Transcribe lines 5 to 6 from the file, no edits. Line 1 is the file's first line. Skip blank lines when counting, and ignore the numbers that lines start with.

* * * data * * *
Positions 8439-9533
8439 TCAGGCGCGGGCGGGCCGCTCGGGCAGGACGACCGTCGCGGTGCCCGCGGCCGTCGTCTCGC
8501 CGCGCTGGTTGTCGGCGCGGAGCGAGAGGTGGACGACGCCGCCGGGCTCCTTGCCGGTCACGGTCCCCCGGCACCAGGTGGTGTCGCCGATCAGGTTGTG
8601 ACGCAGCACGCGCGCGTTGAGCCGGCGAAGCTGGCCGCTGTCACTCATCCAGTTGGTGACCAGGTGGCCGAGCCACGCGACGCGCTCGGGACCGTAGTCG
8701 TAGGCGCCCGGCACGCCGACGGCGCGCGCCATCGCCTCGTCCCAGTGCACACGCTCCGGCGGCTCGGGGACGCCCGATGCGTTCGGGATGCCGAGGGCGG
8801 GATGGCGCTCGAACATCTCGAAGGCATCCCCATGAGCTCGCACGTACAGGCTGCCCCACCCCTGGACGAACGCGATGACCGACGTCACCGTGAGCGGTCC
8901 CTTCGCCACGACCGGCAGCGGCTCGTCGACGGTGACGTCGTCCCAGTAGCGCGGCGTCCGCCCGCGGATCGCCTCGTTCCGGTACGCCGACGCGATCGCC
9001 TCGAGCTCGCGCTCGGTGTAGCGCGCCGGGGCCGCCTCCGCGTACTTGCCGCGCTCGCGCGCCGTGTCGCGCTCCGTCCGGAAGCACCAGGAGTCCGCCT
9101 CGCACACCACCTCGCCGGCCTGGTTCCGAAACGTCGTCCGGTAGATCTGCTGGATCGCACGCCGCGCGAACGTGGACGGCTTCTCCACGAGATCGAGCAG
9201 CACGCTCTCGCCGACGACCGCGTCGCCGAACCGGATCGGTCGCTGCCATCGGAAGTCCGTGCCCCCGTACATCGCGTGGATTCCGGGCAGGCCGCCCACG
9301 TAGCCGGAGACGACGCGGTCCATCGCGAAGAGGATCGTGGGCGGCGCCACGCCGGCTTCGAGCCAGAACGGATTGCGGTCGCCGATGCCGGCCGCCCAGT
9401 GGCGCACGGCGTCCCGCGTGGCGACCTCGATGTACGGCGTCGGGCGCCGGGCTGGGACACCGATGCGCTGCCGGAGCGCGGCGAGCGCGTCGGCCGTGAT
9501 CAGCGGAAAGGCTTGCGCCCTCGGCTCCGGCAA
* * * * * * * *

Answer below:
8701 TAGGCGCCCGGCACGCCGACGGCGCGCGCCATCGCCTCGTCCCAGTGCACACGCTCCGGCGGCTCGGGGACGCCCGATGCGTTCGGGATGCCGAGGGCGG
8801 GATGGCGCTCGAACATCTCGAAGGCATCCCCATGAGCTCGCACGTACAGGCTGCCCCACCCCTGGACGAACGCGATGACCGACGTCACCGTGAGCGGTCC